I have a gene expression data-set with log2-transformed expression values (no NAs) for 495 genes for 59 samples for which values of a continuous response variable (r) are also known (no NAs). I want to use leave-one-out cross validation to test if r of the test sample can be predicted from the sample's gene expression.

For this, I intend to use the samr R package for Significance Analysis of Microarrays to identify significant genes associated with r in the training set of samples. Then, I want to generate a linear model using the significant genes as variables, which will then be used to predict r of the test sample. I have tried the following code to begin with, but when I generate the model and examine it, I see many NAs in the model summary, which makes me suspect that I am doing something wrong.

Can someone tell me what I might be doing wrong?

Secondly, I will appreciate any comment on the use of nperms (in SAM) with a value of 100. Is it too low for an expression data-set for 495 genes.

# rVals with the r values is read as a vector from a row of a table for phenotypic data read from a tab-delimited file with sample-names as column names and phenotype features as row-names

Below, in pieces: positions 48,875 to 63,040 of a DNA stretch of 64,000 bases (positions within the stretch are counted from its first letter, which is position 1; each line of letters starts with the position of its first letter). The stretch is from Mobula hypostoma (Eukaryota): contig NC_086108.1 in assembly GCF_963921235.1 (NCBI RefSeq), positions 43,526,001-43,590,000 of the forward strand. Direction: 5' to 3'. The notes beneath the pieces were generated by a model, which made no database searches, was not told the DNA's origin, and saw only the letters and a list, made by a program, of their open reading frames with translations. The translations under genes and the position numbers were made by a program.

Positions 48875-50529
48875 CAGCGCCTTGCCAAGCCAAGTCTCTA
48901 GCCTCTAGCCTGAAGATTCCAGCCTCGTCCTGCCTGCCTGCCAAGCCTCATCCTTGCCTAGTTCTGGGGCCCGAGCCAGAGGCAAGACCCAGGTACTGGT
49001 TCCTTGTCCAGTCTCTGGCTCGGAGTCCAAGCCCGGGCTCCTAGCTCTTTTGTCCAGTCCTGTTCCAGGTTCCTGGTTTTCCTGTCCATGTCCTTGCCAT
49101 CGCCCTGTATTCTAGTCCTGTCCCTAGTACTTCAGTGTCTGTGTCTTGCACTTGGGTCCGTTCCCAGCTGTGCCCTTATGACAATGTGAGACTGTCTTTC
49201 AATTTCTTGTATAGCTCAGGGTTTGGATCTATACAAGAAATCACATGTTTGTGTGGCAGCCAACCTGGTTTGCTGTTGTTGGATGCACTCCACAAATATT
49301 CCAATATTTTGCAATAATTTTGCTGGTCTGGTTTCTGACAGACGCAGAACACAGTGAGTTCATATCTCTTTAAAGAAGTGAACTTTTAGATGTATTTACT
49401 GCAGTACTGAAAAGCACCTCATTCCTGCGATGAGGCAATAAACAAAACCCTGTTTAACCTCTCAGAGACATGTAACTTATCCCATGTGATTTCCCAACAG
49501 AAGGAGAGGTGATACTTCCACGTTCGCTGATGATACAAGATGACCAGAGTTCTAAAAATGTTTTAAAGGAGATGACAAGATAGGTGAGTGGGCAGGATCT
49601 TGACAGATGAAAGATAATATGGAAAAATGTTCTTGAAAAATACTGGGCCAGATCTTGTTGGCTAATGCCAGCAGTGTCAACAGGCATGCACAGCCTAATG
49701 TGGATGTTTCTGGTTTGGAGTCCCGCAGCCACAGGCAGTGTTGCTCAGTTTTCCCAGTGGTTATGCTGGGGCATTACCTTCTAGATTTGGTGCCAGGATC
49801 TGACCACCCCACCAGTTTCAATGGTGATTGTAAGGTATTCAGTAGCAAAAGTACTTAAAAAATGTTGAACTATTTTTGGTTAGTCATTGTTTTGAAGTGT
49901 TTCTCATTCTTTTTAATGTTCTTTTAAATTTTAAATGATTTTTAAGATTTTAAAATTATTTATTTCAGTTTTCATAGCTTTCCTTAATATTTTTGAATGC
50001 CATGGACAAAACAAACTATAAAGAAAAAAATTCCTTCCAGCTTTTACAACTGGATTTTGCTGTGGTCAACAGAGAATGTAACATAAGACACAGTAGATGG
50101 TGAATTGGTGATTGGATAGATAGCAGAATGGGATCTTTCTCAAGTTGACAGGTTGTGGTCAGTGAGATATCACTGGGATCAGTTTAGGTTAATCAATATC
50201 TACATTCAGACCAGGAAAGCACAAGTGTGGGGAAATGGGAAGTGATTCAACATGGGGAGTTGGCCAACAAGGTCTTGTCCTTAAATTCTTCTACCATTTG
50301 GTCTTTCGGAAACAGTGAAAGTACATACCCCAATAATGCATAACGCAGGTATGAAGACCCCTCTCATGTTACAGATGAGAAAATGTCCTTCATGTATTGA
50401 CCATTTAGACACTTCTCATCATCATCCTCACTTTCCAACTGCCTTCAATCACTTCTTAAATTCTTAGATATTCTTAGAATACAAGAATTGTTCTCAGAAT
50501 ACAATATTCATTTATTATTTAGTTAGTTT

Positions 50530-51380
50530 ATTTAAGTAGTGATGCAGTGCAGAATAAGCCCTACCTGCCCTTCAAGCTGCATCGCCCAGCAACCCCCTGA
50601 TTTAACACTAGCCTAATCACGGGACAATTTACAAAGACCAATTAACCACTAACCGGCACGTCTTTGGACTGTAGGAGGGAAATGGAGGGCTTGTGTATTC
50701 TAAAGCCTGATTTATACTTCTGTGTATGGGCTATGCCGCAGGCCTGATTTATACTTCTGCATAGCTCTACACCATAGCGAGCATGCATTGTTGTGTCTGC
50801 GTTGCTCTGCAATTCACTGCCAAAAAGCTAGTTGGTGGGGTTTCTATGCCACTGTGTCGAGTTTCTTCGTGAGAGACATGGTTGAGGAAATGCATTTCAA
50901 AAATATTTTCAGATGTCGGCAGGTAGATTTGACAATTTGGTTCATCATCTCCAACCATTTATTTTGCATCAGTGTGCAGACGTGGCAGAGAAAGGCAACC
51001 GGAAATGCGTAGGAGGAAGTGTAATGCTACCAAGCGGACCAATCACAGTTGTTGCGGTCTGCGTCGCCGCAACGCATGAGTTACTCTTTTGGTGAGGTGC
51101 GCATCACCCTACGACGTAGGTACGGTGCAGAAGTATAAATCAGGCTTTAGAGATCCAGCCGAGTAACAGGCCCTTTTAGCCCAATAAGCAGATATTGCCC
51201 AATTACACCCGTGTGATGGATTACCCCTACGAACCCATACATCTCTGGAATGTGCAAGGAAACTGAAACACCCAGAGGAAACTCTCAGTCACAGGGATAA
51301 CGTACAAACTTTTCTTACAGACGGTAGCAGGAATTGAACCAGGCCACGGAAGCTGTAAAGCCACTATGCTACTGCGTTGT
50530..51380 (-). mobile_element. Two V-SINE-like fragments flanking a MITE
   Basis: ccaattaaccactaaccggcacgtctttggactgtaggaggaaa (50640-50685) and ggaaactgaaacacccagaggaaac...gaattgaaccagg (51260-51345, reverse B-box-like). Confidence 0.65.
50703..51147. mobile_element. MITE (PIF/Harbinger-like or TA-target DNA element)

# geneVals is the log2-transformed gene expression data-set read as a matrix from a tab-delimited file with sample-names as column names and gene-names as row-names

# Perform SAM with FDR of 5% and obtain list of significant genes

sam <- SAM(x=geneVals, y=rVals, resp.type=c("Quantitative"),
testStatistic=c("standard"), regression.method=c("standard"), logged2=TRUE, 
fdr.output=0.05, eigengene.number=1, knn.neighbors=10, nperms=100, 

sigGenes <- rbind(sam$siggenes.table$genes.up, sam$siggenes.table$genes.lo)

# Generate linear model
toModel <- data.frame(t(rbind(rVals, geneVals)), check.names=FALSE)
myModel <- lm(toModel[c('r', sigGenes[,c("Gene ID")])])

# Examine model


lm(formula = toModel[c("rVals", sigGenes[, c("Gene ID")])])

ALL 59 residuals are 0: no residual degrees of freedom!

Coefficients: (58 not defined because of singularities)
           Estimate Std. Error t value Pr(>|t|)
(Intercept)   -18.29363         NA      NA       NA
`let-7e`       -1.70545         NA      NA       NA
`miR-125a-5p`   2.43177         NA      NA       NA
`miR-151-5p`    2.67439         NA      NA       NA

I can now see that the 'NA' issue arises if during model generation the number of variables is more than the number of samples.

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  • 1
    $\begingroup$ If this reasonably solves your problem you can consider accepting the answer to your own question. $\endgroup$ – Andy W Nov 3 '11 at 22:15
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    $\begingroup$ This appears to be the problem in your case. NAs can also arise when the design matrix is exactly singular (i.e. if you have exact collinearity). $\endgroup$ – Macro Apr 23 '12 at 23:32

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